OK. I’m going to talk about the elephant in the room.
You know the one.
It’s disguised as a big pile of papers in the corner of your bedroom or on your dining table. Maybe you’ve managed to tuck it away in a closet or a drawer.
It doesn’t really matter if it’s in plain sight or hidden away – it’s BIG. And it takes up a LOT of valuable space – physically and mentally – of your life.
And it’s not necessarily a friendly elephant either! It’s causing you stress and anxiety – probably a lot more than you even realize. The thought of dealing with it and ordering it out of your life is so overwhelming that you can’t even begin. And maybe the times that you have attempted to tackle it, it wasn’t long before you realized just how heavy an elephant can be.
I’ve been there.
I speak from experience when I tell you I understand. I know what it is like to be reduced to tears, completely defeated, drowning in a disorganized, chaotic mess of paperwork.
“I know that receipt is here SOMEWHERE!”
Three years ago, my husband and I downsized from our home, where we had raised our children to adulthood, to a one bedroom apartment. About a year before we moved, we got serious about de-cluttering our whole house taking a good, hard look at exactly what we needed and what we could do without. We also devised systems to effectively store and organize what we do need for the management of our home. There’s nothing like packing up a house that you’ve lived in for more than 10 years to make you realize just how cleverly you can tuck away clutter and things you’d rather not deal with! (Big ‘ol elephants can hide anywhere!) Absolutely shameful!
When it came to our paperwork, I knew two things:
1) I did NOT want to move all my paper clutter with me, and 2) the “filing system” I had was just not working,
My previous system involved a Pendaflex file box that I bought our first year of marriage (!), a cardboard box, a nightstand drawer, a 2 drawer vertical filing cabinet, an end table drawer and a stand up file.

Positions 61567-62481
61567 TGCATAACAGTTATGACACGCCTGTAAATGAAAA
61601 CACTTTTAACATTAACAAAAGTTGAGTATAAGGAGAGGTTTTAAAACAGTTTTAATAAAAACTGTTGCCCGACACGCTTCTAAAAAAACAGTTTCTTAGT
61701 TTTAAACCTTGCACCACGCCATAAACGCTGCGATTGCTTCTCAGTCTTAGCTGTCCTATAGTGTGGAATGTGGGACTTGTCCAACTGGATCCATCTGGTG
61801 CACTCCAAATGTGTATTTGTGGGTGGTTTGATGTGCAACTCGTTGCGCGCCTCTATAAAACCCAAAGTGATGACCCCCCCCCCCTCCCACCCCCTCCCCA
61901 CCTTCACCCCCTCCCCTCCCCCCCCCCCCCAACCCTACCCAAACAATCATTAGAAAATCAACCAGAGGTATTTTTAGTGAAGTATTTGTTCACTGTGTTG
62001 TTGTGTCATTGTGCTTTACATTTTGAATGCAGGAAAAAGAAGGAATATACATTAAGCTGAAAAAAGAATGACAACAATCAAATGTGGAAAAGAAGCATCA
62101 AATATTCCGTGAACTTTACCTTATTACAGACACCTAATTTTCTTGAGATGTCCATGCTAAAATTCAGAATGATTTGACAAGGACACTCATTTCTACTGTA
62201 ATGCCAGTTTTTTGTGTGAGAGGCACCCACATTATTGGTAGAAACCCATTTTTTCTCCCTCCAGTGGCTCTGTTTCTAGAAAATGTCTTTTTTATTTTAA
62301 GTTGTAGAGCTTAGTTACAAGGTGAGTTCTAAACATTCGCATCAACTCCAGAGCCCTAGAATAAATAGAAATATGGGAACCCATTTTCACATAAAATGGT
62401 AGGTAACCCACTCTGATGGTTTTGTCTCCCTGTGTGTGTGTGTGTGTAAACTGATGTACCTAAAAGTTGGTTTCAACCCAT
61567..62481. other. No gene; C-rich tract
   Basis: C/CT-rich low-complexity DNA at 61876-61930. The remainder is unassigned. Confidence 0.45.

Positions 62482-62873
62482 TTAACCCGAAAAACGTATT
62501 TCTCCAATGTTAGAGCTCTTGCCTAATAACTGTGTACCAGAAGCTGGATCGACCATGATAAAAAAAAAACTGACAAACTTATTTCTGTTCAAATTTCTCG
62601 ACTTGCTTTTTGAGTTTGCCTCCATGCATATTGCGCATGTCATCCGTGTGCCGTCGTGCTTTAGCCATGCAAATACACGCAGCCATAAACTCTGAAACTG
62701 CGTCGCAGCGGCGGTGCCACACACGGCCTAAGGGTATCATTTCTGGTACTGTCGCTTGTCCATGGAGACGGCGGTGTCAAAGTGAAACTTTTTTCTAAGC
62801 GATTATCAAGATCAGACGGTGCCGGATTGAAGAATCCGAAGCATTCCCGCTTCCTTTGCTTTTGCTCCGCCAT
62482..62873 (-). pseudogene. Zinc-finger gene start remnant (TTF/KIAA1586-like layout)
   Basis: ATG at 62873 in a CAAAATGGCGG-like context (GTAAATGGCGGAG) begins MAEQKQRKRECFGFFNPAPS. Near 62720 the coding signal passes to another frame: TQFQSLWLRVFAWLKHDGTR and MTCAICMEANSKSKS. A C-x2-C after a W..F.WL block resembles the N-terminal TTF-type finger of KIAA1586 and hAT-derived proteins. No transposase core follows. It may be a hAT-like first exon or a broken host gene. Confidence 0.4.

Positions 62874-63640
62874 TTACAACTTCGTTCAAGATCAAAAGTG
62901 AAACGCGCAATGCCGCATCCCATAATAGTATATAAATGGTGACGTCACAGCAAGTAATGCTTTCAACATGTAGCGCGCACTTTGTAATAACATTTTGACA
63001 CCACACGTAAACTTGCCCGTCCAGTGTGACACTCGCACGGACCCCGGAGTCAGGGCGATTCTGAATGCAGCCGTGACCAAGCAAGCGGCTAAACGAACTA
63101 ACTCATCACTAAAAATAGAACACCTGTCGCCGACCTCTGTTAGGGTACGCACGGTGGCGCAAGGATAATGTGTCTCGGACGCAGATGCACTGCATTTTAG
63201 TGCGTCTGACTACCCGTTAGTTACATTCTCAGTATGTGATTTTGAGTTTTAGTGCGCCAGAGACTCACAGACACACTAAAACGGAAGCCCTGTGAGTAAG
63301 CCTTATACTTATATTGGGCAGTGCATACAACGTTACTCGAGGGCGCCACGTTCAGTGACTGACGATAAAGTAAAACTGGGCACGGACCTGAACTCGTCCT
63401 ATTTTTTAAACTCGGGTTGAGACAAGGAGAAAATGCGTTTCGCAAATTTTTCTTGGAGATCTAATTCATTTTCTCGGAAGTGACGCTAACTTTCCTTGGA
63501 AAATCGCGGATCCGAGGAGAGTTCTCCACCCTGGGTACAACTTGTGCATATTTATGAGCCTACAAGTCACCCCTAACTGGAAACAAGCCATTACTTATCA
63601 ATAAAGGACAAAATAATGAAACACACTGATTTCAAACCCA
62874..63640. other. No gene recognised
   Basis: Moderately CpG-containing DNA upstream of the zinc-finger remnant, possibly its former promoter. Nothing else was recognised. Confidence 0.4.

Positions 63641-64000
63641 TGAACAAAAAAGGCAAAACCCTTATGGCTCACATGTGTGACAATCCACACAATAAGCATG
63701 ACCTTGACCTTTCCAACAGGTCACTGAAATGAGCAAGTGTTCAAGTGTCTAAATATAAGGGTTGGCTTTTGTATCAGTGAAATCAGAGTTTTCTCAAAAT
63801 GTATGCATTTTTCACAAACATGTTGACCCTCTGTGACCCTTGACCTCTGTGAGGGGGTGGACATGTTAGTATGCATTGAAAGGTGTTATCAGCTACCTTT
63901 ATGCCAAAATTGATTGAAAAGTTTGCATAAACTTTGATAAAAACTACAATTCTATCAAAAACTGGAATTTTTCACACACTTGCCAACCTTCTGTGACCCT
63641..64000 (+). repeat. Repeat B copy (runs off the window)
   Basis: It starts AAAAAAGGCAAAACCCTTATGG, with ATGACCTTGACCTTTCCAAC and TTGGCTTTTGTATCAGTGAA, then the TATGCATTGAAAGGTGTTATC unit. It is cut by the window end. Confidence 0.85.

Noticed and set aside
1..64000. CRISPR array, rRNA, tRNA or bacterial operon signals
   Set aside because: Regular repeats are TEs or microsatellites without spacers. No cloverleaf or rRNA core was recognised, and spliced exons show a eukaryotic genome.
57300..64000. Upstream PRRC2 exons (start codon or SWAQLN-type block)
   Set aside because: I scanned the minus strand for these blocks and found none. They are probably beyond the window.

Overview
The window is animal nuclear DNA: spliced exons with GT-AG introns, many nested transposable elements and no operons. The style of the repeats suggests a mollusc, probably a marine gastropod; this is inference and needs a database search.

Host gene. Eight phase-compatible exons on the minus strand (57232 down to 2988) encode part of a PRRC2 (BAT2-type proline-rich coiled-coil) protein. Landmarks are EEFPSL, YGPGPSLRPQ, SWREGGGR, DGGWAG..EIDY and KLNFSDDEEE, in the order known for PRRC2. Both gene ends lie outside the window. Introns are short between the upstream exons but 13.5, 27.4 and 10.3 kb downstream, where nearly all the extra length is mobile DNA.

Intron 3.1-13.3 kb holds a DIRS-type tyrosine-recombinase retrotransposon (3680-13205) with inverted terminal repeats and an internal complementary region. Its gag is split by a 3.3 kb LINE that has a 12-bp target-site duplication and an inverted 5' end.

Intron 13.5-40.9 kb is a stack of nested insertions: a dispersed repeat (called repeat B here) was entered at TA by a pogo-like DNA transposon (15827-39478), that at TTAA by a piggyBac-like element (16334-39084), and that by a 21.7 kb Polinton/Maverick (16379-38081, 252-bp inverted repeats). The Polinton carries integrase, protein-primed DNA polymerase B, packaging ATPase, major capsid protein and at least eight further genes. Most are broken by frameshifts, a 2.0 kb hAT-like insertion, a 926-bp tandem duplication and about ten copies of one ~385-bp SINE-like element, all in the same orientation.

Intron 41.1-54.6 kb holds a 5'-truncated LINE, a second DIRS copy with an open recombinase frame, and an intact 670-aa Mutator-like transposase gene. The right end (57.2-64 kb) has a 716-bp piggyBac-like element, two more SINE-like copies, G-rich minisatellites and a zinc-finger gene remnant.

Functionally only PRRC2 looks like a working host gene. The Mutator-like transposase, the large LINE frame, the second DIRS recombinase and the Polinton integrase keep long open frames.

You know where I’m going with this. As long as I had my paperwork “put” somewhere, I was organized, right? Yep!
Up until the point I needed something anyway.
Like the title for the car I was selling. Or the vaccination record my son needed to get into college. Or the receipt and warranty information for the washing machine that had quit working.
I cannot tell you how many times I said, “I know I have it, I’ve just got to locate it.”
The next step is not easy. It’s just not. There’s no way around it. There are ways to make it manageable, but it can still be daunting and overwhelming. All that mess has to be sorted, gone through and somewhat organized before we ever get to the point of purchasing pretty file folders and a nifty label maker. But, you know what they say –
“there is only one way to eat an elephant: a bite at a time”
I tackled each storage (ahem!) area individually. Sometimes I would set a time for 15 – 30 minutes, sometimes I would just work on it until I was completely disgusted and in tears. Either way I did it, I was still making progress. And the more I chipped away at it, the more motivated I became to conquer it and make sure it never consumed me like that again!
I armed myself with sticky notes, a pen and notepad and got to work.
I dumped the nightstand drawer onto the floor of my bedroom and did a quick “pre-sort”, just quickly glancing at everything and assigning it to a pile. Once everything was kinda sorta sorted, I was able to get an idea of what I actually needed to keep and began formulating my organization system. I labeled each pile with a sticky note according to category and if I found a receipt for something, I made a note to match it with the manual (wherever it may be!) and vice versa. With each stack labeled with a sticky note, I was able to create a stopping point for myself enabling me to walk away and save my sanity. If I needed to do something else, if my timer went off, or if I just simply needed to take a break, I could stack the labeled piles and pick back up when ready. Having an “In Progress” pile let me know that’s where I had left off.
I then moved on to the box, to the pendaflex, to the other drawer, etc. sorting in the same fashion until all my “put” places had been emptied and sorted. Next, I took each category (pile) and did a further sort. I was amazed at how much paperwork I was able to actually get rid of!